• $170 million for the state’s Border-to-Border Broadband Grant program;
  • $50 million for a nonprofit resiliency and recovery fund;
  • $43 million in FY 2022-23 and $35 million in FY 2024-25 to target BIPOC communities, as well as women in the tech sector, for training in the tech sector that will lead to high paying careers
  • $5 million for Launch Minnesota;
  • $20 million in grants to businesses to upgrade their fleets and purchase electric vehicles and charging infrastructure;
  • $5 million in FY 2022-23 to help communities recover due to a planned power plant closures;
  • $8 million for clean tech workforce programs;
  • the creation of an Office for New Americans;
  • providing resources to DEED to help new businesses develop for the legalization of adult-use cannabis; and
  • the creation of sick and safe time benefit (one hour of earned sick and safe time for every 30 hours worked).

The pandemic has further stressed our housing stock as well as our availability of affordable housing generally. Governor Walz invests $225 million over the base appropriation. This is in addition to his investment in housing through his bonding bill.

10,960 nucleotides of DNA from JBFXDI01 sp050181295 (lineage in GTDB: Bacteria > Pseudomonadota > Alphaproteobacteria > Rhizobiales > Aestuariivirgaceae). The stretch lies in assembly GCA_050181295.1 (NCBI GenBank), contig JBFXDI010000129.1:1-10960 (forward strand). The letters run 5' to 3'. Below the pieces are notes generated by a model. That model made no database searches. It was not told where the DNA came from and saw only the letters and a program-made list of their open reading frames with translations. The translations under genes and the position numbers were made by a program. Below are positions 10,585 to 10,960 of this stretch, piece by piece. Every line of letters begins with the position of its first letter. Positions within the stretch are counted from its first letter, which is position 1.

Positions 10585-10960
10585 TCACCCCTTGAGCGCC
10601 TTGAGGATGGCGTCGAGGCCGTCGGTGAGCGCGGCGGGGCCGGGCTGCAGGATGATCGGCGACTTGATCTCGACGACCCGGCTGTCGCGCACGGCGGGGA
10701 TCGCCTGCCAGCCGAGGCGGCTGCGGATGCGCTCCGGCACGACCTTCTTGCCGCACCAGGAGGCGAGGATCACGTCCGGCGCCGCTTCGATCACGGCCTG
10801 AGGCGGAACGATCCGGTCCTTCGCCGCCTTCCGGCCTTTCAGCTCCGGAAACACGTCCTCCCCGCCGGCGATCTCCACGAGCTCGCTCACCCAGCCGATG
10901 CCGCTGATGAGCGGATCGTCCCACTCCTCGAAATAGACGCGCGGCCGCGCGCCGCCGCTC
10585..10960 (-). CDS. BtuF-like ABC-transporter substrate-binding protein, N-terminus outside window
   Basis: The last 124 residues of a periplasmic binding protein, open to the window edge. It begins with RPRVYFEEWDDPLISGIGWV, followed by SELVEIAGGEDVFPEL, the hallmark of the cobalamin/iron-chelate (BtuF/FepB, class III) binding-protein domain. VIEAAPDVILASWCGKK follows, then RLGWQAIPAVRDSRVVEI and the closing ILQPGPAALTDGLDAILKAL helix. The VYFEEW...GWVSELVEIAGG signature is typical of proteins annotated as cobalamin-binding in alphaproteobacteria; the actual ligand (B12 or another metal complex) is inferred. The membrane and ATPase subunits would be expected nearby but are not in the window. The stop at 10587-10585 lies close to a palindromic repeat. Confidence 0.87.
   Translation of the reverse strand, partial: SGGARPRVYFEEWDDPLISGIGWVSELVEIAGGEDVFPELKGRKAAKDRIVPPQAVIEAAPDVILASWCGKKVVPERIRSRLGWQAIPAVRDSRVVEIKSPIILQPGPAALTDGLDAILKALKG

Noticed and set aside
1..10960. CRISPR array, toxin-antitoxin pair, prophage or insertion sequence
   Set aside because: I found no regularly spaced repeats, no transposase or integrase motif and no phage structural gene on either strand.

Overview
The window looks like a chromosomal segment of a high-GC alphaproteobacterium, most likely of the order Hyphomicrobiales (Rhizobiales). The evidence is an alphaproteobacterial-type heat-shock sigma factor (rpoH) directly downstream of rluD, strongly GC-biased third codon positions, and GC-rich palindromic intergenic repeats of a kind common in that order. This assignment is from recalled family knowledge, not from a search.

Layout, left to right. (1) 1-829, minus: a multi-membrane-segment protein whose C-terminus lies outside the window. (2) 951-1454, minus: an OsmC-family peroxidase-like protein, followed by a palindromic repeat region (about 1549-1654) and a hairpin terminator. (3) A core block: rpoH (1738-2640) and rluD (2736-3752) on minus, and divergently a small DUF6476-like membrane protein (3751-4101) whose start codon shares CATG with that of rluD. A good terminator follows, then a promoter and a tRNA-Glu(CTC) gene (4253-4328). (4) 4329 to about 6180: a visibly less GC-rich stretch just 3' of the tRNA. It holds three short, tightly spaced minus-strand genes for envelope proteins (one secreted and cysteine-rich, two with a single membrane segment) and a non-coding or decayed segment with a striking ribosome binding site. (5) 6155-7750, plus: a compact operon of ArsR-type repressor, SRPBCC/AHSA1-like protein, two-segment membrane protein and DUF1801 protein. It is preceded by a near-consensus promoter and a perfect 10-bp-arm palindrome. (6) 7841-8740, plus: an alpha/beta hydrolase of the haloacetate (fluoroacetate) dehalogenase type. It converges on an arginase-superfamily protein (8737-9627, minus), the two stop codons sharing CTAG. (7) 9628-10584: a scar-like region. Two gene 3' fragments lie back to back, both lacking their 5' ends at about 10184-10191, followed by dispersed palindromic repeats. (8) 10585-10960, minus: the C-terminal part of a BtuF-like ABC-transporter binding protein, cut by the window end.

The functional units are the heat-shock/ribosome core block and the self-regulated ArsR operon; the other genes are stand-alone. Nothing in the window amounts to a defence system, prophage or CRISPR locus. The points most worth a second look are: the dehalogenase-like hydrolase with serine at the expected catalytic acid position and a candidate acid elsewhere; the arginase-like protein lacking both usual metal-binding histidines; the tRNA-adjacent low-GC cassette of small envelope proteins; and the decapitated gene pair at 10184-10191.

Governor Walz included the following investments in his budget portfolio under the jurisdiction of the Housing Finance Agency:

  • A one-time increase of $100 million will be used to acquire, rehabilitate, and preserve existing rental and homeownership opportunities;
  • $12 million in FY 2022-23 and $24 million in FY 2024-25 for workforce and affordable homeownership;
  • $10 million in FY 2022-23 and $25 million in FY 2024-25 for rental assistance;
  • $25 million in FY 2022-23 and $30 million in FY 2024-25 for the Economic Development and Housing Challenge Program;
  • $19.5 million in FY 2022-23 and $19 million in FY 2024-25 for Family Homelessness Prevention and Assistance Program (FHPAP);
  • $12 million in FY 2022-23 and $30 million in FY 2024-25 for families at risk of experiencing homelessness;
  • $10 million in FY 2022-23 and $20 million in FY 2024-25 for Homework Starts with Home; and
  • Increased investment for Greater Minnesota Workforce Housing, Down payment Assistance, Landlord Risk Mitigation Fund, and flexible financing for housing development.